The Internet of Things (IoT) is a world in and of itself with “smart” technology impacting nearly all facets of society. When the average person thinks about IoT, examples such as connected thermostats, home security systems and cars come to mind, but this is just the tip of the iceberg. This article discusses satellite IoT, a different kind of connectivity options that is needed for mission-critical, outdoor IoT applications.
This article was originally published by Iridium.
Modern-day businesses and organizations rely on IoT to enable millions of intelligent data conversations, helping them track, monitor and manage assets; ensure the safety of their workers, and improve remote operations. To many people, it may come as a surprise that because of IoT technology, critical elements of our economy, such as the global supply chain, can be managed remotely. For instance, trucks carrying perishable goods can be monitored in real time, and merchant ships can be piloted from the safety of the shore, and it’s all made possible by some form of connectivity. But since cellular coverage only reaches approximately 15 percent of the planet, technology developers have had to find ways to extend their reach beyond the limits of terrestrial infrastructure. This need led more and more companies to look to satellite communications to create coverage continuity, and as a result, a new IoT category emerged – satellite IoT.
Satellite IoT gives organizations the peace of mind that no matter where their assets are, the ability to reliably monitor, track and manage application connectivity is available. As the only commercial satellite constellation capable of delivering true global coverage, Iridium is at the forefront of this industry. The Iridium® network is uniquely qualified to provide global satellite IoT services due to its network architecture of 66 Low Earth Orbit (LEO) satellites, blanketing the earth with reliable and ubiquitous coverage.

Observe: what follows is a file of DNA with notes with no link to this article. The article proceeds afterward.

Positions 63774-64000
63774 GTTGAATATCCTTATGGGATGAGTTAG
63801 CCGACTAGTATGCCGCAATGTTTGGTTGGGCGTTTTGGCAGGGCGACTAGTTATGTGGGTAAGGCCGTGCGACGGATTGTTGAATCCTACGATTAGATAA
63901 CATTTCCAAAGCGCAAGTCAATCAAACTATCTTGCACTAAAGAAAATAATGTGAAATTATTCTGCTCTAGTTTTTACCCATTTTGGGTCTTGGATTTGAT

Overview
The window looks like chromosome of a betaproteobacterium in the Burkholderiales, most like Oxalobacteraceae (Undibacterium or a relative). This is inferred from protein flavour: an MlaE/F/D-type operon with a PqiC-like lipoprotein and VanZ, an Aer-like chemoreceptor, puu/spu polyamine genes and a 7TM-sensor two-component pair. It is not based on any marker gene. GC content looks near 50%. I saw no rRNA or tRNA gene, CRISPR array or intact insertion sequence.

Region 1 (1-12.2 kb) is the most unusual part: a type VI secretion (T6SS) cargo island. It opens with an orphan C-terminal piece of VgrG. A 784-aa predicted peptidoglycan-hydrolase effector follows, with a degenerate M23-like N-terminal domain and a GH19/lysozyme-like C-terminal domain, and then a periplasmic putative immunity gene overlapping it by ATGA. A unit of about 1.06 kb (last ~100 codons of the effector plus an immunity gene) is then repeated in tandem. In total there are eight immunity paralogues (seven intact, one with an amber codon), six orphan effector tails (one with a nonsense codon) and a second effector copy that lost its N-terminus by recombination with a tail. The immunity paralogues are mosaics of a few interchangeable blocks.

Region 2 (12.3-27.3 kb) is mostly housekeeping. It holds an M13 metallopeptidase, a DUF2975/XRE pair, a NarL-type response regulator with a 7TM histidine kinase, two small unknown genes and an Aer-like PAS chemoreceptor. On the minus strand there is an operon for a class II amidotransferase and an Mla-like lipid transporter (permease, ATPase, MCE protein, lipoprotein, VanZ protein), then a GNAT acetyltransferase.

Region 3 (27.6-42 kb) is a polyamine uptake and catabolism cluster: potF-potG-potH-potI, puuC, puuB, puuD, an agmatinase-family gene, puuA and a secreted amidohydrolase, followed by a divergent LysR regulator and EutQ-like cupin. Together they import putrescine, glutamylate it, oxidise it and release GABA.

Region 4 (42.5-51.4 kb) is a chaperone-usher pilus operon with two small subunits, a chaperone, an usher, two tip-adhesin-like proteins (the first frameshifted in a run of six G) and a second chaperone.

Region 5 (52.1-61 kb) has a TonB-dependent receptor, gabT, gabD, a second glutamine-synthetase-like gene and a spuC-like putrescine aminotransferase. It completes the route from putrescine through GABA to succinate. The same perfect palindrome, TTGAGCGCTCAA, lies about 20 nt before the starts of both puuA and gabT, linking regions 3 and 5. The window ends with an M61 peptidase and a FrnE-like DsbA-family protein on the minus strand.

Examples of satellite IoT usage can be found across all industry verticals from the maritime market to machine-to-machine (M2M) applications in transportation, agriculture, oil and gas, utilities and construction, among many others. To help paint a clear picture of how satellite IoT is used today, let’s explore the heavy equipment market. Many of the world’s largest heavy equipment Original Equipment Manufacturers (OEMs) rely on Iridium’s satellite IoT solutions to remotely monitor and manage deployed assets. For instance, Kobelco Construction Machinery (KCM) recently partnered with Iridium to integrate Iridium’s two-way satellite communications into its hydraulic excavator machinery, heavy equipment, and remote asset management platform. Through the addition of Iridium IoT services, KCM equipment is now fitted with truly global coverage for the first time. Additionally, KCM deployed assets can be programmed to automatically deliver recurring telematics information like engine performance, run time, fault diagnostics, and other maintenance related data to customers through critical, real-time, actionable reports and alerts.
The OEM market is just one example, and due to its flexibility, satellite IoT can be incorporated into technology applications across any industry, including autonomous systems or un-crewed vehicles, railroads, animal tracking, weather sensors and more. Developers can look to satellite IoT solutions to augment existing applications, extending their reach beyond cellular coverage, and can pursue business opportunities previously not possible due to connectivity limitations. To help simplify the development phase, Iridium products such as developer kits and hardware-ready devices make a fast time to market possible for those new to satellite IoT and looking to incorporate satellite into existing or new applications. And with services like Iridium CloudConnect, back-office functions are simplified with AWS integration, making extending the reach of your services even easier.
As satellite IoT continues to be embraced, we can expect to see new applications emerge at a rapid pace. As an industry, providing access to reliable and robust connectivity will be our most important job, and at Iridium, we can look forward to being the backbone of innovation for years to come.